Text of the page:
The growth rates are not what investors had got used to seeing them deliver till a year ago, but they are good enough to live with at the reduced share valuations that prevail today for the tech sector. But that is not where the problem lies.
Look instead at the mid-cap tech firms to see the mayhem wrought by the "scissors crisis" of revenue under downward pressure because of cheaper dollars and costs facing upward pressure in more expensive rupees. What has got squeezed between these two moving blades are margins and profits.
Companies like Hexaware, Polaris and Aztecsoft have reported quarterly profit drops ranging from 22 per cent to 39 per cent. To be sure, there are others like Mastek and Sasken that have continued to report increased profits (22 per cent in one case, 14 per cent in the other), but it is clear that the warning signs are flashing.
Look at the ratios, and there are other lights flashing - Hexaware has a net profit to sales ratio of about 10 per cent, while Polaris is down to 6 per cent. Both numbers are significantly lower than the profit ratio for the corporate sector as a whole (14 per cent for the companies that have announced results so far) and you understand why the market is disenchanted with tech stocks. The stock prices of some of the mid-cap firms have crashed by between a half and two-thirds from the high points of the last 52 weeks, compared to drops of 20-30 per cent for the big boys.
The short question is, are the mid-caps threatened? Not if you read what they are saying, for they report new customers, top line growth, and the assurance of more revenues. But it is hard not to conclude that the reality facing big and medium firms is quite different today. TCS has just bagged a $1.2 billion deal; HCL Technologies may be about to bag a half-billion dollar deal.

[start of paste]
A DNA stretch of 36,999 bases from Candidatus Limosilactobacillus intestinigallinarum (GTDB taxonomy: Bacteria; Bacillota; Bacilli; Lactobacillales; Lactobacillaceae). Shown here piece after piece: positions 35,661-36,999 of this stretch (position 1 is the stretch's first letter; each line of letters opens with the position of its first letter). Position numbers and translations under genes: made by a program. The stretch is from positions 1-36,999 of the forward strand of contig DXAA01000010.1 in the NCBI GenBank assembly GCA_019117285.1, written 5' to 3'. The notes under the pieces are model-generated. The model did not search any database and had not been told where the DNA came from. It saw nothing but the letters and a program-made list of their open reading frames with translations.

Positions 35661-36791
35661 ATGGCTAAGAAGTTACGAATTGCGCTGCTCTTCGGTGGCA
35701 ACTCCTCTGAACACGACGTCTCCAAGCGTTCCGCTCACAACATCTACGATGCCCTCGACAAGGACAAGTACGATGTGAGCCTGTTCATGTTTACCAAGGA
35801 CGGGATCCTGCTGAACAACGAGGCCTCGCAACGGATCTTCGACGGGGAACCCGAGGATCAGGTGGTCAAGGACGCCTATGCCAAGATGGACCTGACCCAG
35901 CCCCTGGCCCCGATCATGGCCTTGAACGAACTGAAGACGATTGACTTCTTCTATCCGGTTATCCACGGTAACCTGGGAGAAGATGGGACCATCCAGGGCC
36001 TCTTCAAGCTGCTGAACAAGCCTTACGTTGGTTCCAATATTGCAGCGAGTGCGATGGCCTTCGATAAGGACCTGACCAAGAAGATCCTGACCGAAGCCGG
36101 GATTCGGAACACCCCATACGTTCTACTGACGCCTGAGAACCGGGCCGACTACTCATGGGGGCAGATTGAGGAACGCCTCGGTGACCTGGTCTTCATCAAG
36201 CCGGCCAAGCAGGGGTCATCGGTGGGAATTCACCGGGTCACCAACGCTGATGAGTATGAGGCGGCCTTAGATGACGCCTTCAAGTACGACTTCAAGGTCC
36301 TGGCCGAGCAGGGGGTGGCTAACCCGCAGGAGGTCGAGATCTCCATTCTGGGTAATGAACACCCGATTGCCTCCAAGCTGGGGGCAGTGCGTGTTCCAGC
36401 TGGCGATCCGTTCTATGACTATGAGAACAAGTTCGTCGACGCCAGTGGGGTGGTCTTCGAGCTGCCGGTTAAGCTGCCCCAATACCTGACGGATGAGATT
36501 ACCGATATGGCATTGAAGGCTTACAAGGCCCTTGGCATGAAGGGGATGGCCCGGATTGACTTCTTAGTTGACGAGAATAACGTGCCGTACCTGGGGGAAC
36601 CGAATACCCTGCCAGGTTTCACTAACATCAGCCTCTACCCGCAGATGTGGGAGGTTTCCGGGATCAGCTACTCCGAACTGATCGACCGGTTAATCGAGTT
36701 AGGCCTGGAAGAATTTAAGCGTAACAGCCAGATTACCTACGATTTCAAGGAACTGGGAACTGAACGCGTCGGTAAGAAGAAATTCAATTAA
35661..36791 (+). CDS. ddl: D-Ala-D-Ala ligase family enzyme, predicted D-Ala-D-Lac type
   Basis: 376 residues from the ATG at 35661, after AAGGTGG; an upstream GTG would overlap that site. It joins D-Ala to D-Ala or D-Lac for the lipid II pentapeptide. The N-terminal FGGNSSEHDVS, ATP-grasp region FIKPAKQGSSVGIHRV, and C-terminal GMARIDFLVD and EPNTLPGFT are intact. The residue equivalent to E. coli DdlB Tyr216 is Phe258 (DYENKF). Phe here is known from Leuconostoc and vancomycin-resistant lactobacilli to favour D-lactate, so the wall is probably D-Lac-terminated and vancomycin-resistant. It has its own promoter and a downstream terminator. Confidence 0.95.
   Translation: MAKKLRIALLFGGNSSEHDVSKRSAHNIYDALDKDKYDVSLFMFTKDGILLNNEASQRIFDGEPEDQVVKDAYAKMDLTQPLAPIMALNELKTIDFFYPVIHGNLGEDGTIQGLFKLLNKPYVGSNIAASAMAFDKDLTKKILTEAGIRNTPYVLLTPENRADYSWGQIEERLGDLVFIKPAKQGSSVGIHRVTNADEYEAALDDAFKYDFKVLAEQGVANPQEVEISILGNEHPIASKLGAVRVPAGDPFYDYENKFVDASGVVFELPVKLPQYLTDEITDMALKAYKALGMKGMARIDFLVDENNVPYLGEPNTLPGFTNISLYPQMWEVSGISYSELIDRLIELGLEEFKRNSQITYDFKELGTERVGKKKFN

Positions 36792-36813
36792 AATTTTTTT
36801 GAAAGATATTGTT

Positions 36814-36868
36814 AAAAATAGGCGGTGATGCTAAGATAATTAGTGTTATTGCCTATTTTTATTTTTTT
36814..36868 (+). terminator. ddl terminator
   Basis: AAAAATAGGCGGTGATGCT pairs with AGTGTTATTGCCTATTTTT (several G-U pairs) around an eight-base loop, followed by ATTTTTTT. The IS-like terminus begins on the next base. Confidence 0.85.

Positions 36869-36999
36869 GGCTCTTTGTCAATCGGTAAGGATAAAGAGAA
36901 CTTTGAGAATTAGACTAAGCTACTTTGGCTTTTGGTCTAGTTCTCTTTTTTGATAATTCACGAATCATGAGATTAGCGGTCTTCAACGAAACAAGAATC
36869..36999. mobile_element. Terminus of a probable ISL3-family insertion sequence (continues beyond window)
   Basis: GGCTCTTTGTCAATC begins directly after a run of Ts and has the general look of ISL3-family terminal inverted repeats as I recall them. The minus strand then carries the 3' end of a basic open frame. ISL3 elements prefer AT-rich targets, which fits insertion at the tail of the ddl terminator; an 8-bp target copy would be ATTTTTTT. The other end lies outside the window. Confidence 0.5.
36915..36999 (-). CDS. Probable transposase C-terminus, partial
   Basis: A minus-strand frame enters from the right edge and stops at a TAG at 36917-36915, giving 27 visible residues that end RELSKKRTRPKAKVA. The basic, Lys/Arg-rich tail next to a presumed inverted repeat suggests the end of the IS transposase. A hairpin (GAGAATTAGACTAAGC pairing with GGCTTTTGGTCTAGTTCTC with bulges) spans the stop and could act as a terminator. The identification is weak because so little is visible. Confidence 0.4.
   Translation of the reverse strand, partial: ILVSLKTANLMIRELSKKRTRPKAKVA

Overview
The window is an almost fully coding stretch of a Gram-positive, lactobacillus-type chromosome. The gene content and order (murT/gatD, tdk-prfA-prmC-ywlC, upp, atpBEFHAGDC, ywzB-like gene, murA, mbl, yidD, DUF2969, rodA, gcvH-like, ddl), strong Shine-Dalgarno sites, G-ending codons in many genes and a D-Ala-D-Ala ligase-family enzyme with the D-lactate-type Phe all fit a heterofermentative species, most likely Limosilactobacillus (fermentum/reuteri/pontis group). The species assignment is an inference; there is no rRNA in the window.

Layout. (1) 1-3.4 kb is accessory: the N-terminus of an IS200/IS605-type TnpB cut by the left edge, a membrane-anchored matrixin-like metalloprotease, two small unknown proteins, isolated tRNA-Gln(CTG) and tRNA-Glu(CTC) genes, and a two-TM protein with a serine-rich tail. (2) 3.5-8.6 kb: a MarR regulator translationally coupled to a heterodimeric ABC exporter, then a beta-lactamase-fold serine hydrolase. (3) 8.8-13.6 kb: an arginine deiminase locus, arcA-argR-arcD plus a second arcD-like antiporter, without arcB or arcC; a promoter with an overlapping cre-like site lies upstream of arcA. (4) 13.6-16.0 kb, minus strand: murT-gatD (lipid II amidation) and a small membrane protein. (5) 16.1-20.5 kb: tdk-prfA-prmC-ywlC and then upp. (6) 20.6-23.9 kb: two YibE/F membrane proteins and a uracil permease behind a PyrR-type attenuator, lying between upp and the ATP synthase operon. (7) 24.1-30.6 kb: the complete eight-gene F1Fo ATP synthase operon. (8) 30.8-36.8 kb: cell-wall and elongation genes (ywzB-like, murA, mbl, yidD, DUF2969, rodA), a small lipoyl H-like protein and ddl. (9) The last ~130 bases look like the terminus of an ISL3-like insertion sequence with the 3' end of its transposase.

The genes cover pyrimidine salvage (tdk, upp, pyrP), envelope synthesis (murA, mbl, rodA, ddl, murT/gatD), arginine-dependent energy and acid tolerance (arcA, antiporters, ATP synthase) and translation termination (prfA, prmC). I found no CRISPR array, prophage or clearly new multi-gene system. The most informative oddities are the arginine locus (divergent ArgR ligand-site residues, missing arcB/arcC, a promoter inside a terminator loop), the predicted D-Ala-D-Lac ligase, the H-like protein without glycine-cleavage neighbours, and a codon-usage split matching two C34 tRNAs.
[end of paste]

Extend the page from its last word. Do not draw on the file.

These are markets that the medium-sized companies cannot even aspire to. At the same time, staff churn in the medium-sized firms is about twice as high as it is for Infosys or TCS; and their profit margins are significantly lower, so their ability to pay more to retain people is in question, as is their power to renegotiate contracts to neutralise the falling dollar.
That is not the end of their problems. Many of the mid-cap firms are usually in a single market (the US) and often in one narrow vertical space, so they are more vulnerable than firms with a more diversified business base. And they usually do not have on-site staff to the same degree that the big boys do, which becomes a natural cost hedge when the dollar is falling.
The question that poses itself is whether the industry is set for consolidation. Perhaps yes - if you are competing in the same market, then the big firm has a natural advantage in terms of a better brand name and perhaps better delivery capability, and certainly a bigger cost cushion.
The safety for small and medium firms lies in either going up the value chain, or focusing on smaller niches - like architectural or design outsourcing. But for those who are stuck in the low-value business process outsourcing segment or its equivalent, the future looks tougher than before. If the rupee continues to climb, as many have forecast, then these trends will get accentuated. And those who merely track the big boys or follow Nasscom's headline numbers on the industry's still respectable growth rates will be missing the underlying story of a large number of players struggling to stay abreast of the game.